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Spicy is so hot right now.

August 13, 2010

Did you know that the bhut jolokia, as referenced in one of my previous posts, is the hottest pepper in the world? It is almost 150 times hotter than a jalapeño. Also known as the ‘ghost pepper’, India is considering this pepper its newest operative in the war on terror as a tear gas. According to the ‘Puter Hub, it will melt your face off. Interesting.

Evidently, there’s a purse snatcher around town lurking in the parking garages, grabbing women and snatching purses. Well, Mr. Purse McSnatcherson, I’m wearing say-goodbye-to-your-manhood heels and I’ve got a bhut jolokia just waiting to melt your face off. Don’t mess with the lady with the pepper stumbling around in 4-inch stilettos. Don’t go messin’ with a lady’s handbag.    

Given the biting bee sting my fingers went through after chopping three jalapeños, I wouldn’t want to touch the bhut with a ten foot pole. I even soaked my thumbs in milk yet the bite still prevailed. Yowsers. I suppose if I tried cutting the big bhut that I’d need to swim in a dairy farm for weeks. Think how milky my skin would be.

Alright, enough with the bhut. It’s only a preface to say that this dish is hot. If you don’t like sweating while consuming glorious chicken in a sweet, yet spicy, curry sauce, I wouldn’t recommend. But, if you’re man up for it, it’s totally worth the panting, sweating and dowsing of your face with water. Try indulging in 95+ degree weather, too. Then, you can totally take that bhut on. Piece. Of. Cake.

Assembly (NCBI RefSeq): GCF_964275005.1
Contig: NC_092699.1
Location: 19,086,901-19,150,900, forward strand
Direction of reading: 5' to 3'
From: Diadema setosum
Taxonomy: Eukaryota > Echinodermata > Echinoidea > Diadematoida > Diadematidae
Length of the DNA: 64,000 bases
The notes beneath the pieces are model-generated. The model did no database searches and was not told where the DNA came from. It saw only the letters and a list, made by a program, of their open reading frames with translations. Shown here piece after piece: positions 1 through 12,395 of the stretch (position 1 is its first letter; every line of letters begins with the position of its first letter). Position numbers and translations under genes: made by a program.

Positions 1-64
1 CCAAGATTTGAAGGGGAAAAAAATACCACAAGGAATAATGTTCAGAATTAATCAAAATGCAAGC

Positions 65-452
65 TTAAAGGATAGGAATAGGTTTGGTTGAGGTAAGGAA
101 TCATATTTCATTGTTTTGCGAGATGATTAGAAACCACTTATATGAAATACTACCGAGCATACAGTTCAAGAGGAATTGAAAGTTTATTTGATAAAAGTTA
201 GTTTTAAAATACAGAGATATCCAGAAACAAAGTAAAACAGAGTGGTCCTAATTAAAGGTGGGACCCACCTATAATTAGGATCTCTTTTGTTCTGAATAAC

Not. Got any hotter dishes for me? Spicy is so hot right now.

Malaysian Chicken Over Rice

Adapted from The Best of Bon Appétit Cook Book, 1994

  • 1 cup of brown basmati rice
  • 1 tablespoon of butter
  • 2 tablespoons of vegetable oil
  • Approx. 2 pounds of chicken breasts, cut into cubes
  • 2 shallots, chopped
  • 3 teaspoons of curry
  • 1 tomato, chopped
  • ½ cup of coconut milk
  • 2 teaspoons of cayenne pepper (paprika if you like less heat)
  • 2 red peppers
  • 3 jalapeño peppers
  • 1 lemon, zest
  • Salt and pepper

Bring 2 cups of water to a boil. Add rice and butter. Turn down heat and simmer for 30-35 minutes.

There’s a lot of chopping involved. Chop everything first so you can throw it all in the pan at its respective time.

Heat oil on medium-high. Add chicken. Cook on all sides for about 10-12 minutes. Place chicken on a plate.

Turn heat down to medium. Add shallots and sauté for about 3 minutes. Add curry and stir until the aroma seeps throughout the entire house.  

Please disregard my blackened pan in the photo above. Steak searing gone bad.

Next, add the tomatoes, coconut milk and cayenne pepper. Stir until it boils.

Add chicken. Add peppers and zest of one lemon. Add salt and pepper to taste.

Simmer for another 4-5 minutes so all of the flavors meld together. Serve on top of basmati rice with a glass of iced cold water.

One Comment leave one →
  1. October 25, 2012 2:50 am

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